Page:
Can My Pug Have Thanksgiving Dinner?

One universal truth about pugs is that they all LOVE food. Turkey, stuffing, mashed potatoes--if you asked your pug, they’d have a helping of every dish at the table! But there are many people foods that aren’t terrific for you pug. For the full list of foods pugs can’t eat, check out our feeding time post.

As a general rule dogs should avoid: raisins, grapes, avocado, rich meats, artificial sweetener, chocolate, caffeine, garlic, onion, high-sodium/high-fat/high-sugar foods. Yes, that rules out many items, including turkey. It can be too rich for your little buddy’s tummy and result in diarrhea. If you must give your pug a bite--stick to white meat in very small quantities.

One Thanksgiving treat that’s really good for your pug is pumpkin! Pumpkin can help add fiber to your pug’s diet and can also be helpful for anal gland issues. But, before you pass the pumpkin pie, which is too high in fat and sugar for your dog, try making some festive pumpkin treats!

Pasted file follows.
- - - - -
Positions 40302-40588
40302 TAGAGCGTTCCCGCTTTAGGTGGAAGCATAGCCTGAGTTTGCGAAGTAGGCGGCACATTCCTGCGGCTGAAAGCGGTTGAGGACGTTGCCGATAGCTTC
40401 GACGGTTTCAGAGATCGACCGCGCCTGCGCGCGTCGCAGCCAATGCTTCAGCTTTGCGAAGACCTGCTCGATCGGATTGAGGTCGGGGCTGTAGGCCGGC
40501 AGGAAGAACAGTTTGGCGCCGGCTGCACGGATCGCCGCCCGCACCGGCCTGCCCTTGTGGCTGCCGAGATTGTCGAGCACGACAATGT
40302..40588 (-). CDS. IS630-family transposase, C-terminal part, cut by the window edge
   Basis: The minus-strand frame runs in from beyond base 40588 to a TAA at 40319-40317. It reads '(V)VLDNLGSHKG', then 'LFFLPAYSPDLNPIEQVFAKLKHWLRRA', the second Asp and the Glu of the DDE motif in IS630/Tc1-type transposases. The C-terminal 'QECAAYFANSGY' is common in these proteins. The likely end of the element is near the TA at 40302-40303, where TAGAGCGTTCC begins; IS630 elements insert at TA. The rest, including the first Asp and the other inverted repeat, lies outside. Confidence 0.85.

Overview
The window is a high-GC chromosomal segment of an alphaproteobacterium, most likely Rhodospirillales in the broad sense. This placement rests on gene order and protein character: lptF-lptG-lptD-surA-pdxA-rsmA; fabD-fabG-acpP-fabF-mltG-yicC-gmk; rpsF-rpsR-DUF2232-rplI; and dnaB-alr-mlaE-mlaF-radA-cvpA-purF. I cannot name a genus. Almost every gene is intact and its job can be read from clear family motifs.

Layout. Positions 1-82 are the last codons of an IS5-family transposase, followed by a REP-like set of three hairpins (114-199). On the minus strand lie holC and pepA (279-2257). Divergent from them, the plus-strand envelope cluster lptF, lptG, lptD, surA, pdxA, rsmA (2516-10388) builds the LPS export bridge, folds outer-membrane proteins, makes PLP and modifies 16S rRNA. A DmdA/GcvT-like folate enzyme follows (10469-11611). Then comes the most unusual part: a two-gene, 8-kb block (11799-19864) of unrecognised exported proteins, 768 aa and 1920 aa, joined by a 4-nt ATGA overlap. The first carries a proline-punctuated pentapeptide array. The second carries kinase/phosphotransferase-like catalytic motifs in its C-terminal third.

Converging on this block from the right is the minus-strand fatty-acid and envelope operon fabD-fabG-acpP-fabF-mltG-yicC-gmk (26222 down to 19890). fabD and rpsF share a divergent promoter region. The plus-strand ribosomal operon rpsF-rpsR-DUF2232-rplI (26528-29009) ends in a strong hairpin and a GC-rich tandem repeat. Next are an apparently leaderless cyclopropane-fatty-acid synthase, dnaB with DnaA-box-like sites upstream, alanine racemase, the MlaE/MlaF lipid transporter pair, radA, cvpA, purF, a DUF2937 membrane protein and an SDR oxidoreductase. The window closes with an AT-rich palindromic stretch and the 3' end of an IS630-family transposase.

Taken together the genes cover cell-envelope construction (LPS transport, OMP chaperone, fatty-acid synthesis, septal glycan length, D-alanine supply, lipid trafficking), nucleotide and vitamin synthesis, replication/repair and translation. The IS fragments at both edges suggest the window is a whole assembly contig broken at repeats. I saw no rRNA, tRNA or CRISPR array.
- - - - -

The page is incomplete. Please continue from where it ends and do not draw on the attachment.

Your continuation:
Pumpkin Cookies for Dogs

½ can of pumpkin puree (100% pure pumpkin ONLY)

1 ½ ripe bananas

1 ½ cups flour (whole-wheat preferred) -or- 1 cup of finely ground oats/oat flour

½ teaspoon of baking powder

1 teaspoon of all natural peanut butter

Preheat oven to 350 degrees. Combine all ingredients into a dough, using your hands. If dough seems dry or thick, add water by the teaspoon as needed to thin out. Roll dough on a flat surface and cut into bite-sized treats (or use a cookie cutter). Lay cookies on a cookie sheet covered with parchment (or a silicone baking liner). Bake 10-12 minutes. Cool on a rack and store in an airtight container.

What Are Some Common Holiday Hazards for Dogs?

There are many hazards that are can come up during the holiday season for your pug. Lilies and amaryllis flowers are poisonous as are poinsettias. Christmas trees (and the water in the tree stand) can upset their tummies as well.